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Full-Text Articles in Education

Identifying Faculty And Peer Interaction Patterns Of First-Year Biology Doctoral Students: A Latent Class Analysis, Soojeong Jeong, Jennifer M. Blaney, David F. Feldon Nov 2019

Identifying Faculty And Peer Interaction Patterns Of First-Year Biology Doctoral Students: A Latent Class Analysis, Soojeong Jeong, Jennifer M. Blaney, David F. Feldon

Instructional Technology and Learning Sciences Faculty Publications

Faculty and peer interactions play a key role in shaping graduate student socialization. Yet, within the literature on graduate student socialization, researchers have primarily focused on understanding the nature and impact of faculty alone, and much less is known about how peer interactions also contribute to graduate student outcomes. Using a national sample of first-year biology doctoral students, this study reveals distinct categories that classify patterns of faculty and peer interaction. Further, we document inequities such that certain groups (e.g., underrepresented minority students) report constrained types of interactions with faculty and peers. Finally, we connect faculty and peer interaction ...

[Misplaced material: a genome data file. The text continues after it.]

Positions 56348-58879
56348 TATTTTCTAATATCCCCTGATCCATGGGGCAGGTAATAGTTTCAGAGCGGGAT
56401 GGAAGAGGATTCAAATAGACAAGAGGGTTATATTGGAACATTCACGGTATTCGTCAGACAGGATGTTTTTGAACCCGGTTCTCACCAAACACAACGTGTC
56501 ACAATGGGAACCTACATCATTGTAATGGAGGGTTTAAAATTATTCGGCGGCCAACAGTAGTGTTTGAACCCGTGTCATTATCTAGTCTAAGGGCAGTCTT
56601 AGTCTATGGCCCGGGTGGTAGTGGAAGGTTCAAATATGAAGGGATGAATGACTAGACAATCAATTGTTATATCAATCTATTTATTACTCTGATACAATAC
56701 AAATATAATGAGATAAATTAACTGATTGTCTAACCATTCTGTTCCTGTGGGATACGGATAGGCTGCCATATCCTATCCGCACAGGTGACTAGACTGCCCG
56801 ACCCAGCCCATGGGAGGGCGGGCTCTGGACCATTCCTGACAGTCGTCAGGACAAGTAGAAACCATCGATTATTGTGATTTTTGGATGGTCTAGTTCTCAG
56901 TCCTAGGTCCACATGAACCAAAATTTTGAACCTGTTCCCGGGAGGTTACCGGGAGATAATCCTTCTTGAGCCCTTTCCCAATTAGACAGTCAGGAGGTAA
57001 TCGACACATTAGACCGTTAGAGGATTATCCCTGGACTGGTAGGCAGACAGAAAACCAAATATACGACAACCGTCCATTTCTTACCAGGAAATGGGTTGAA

Communicating Computational Concepts And Practices Within High School Students’ Portfolios Of Making Electronic Textiles, Debora Lui, Justice T. Walker, Sheri Hanna, Yasmin B. Kafai, Deborah A. Fields, Gayithri Jayathirtha May 2019

Communicating Computational Concepts And Practices Within High School Students’ Portfolios Of Making Electronic Textiles, Debora Lui, Justice T. Walker, Sheri Hanna, Yasmin B. Kafai, Deborah A. Fields, Gayithri Jayathirtha